common sense could give as good an opinion as any medical man he ever
knew," that is, "when it has been once established that the insanity of
a patient did not arise from the state of his bodily health."[165]

It should be stated that Mr. Wakley moved an amendment on the first
clause of the Bill, omitting "Barrister Commissioners," and inserting
"Medical Commissioners." He spoke of the total failure of the
Metropolitan Commission, and ultimately moved as an amendment that two
of the Commissioners to be appointed should not have their profession
stated, their appointment being left to the Lord Chancellor. This
amendment was carried by a majority of three, but in the Bill provision
was made for two more physicians and two more barristers.

On July 16th of the same year, on the motion that the order of the day
for the further consideration of the Lunatic Asylums Bill be proceeded
with, a member suggested its postponement until further discussion. Lord
Somerset replied that the Bill was framed for the purpose of procuring
further information on the subject, in order to legislate permanently
upon it. On the House going into Committee Lord Ashley expressed a hope
that the measure would tend to ameliorate the condition of the pauper
lunatics throughout the kingdom. On this occasion Lord Ashley observed,
in regard to the system of non-restraint, that he had formerly
entertained some doubts as to the practicability of carrying it out; but
that these doubts had been removed by a visit to the Hanwell Asylum.
Having witnessed the system pursued there, he said he could not speak
too highly either of the system itself, or the manner in which it was
carried out by Dr. Conolly.

Having passed through Committee, the Bill was read a third time on the
28th of July, 1842, and in this instance was not rejected by the House
of Lords.[166]

The Metropolitan Commissioners, invested with their enlarged powers,
made a most thorough inquiry into the condition of the asylums in
England and Wales, and presented a Report to Parliament in 1844, which
must always possess great historic interest and value.[167] It
constitutes the Doomsday Book of all that concerns institutions for the
insane at that time.

The state of some asylums visited by the Commissioners was frightfully
bad, notwithstanding the general progress which had been made since
public attention had been directed to abuses and the several Acts of
Parliament had been passed in order to remove them. These things,
however, it must be remembered, were survivals of the past, not fair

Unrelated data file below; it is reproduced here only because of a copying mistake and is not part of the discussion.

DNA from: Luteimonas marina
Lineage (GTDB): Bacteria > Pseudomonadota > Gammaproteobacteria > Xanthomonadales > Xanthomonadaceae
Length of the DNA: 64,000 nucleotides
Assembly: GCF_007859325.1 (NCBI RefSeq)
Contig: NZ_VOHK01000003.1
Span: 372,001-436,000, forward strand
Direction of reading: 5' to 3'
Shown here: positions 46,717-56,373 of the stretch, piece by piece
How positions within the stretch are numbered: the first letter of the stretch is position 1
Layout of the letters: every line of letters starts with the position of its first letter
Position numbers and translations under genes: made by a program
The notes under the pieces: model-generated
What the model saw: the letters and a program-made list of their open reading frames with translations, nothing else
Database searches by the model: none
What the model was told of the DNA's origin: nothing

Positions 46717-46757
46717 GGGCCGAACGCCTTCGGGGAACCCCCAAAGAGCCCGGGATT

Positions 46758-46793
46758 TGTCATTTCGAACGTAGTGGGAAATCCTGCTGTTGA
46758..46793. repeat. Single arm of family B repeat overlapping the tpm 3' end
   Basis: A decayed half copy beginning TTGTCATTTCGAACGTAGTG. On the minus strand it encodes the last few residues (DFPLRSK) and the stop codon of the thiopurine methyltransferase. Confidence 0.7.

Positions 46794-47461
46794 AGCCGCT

illustrations of the present; abuses which lingered on in spite of light
and knowledge, and required stringent pains and penalties to force those
who permitted them to abandon their practices.

On the 23rd of July, 1844, the indefatigable reformer of abuses
connected with the treatment of lunatics, Lord Ashley, moved for an
Address to the Crown, praying her Majesty to take into consideration the
Report of the Metropolitan Commissioners in Lunacy[168] to the Lord
Chancellor, presented to the House, the statute under which they acted
expiring next session. He commented upon there being no official
visitation of single houses. He believed that such a power "ought to be
confided to some hand that would hunt out and expose the many horrible
abuses that at present prevail." The only control was that if such
patient resided more than twelve months in a house, the owner was
compelled to communicate the name of that patient to the clerk of the
Commission; but for the most part no notice was taken of this law, and
it was frequently evaded by removing the patient, after a residence of
eleven months, to some other lodging.

At this period (January 1, 1844) the number of lunatics and idiots
chargeable to unions and parishes in England and Wales was 16,821. In
county asylums there was provision for only 4155, leaving 12,666 poor
insane, of whom there were in asylums under local Acts 89, in Bethlem
and St. Luke's 121, in lunatic hospitals 343, while 2774 were in private
asylums, leaving in workhouses and elsewhere 9339. Although a few of the
existing county asylums were well adapted to their purpose, and a very
large proportion of them were extremely well conducted, yet some were
quite unfit for the reception of insane persons. Some were placed in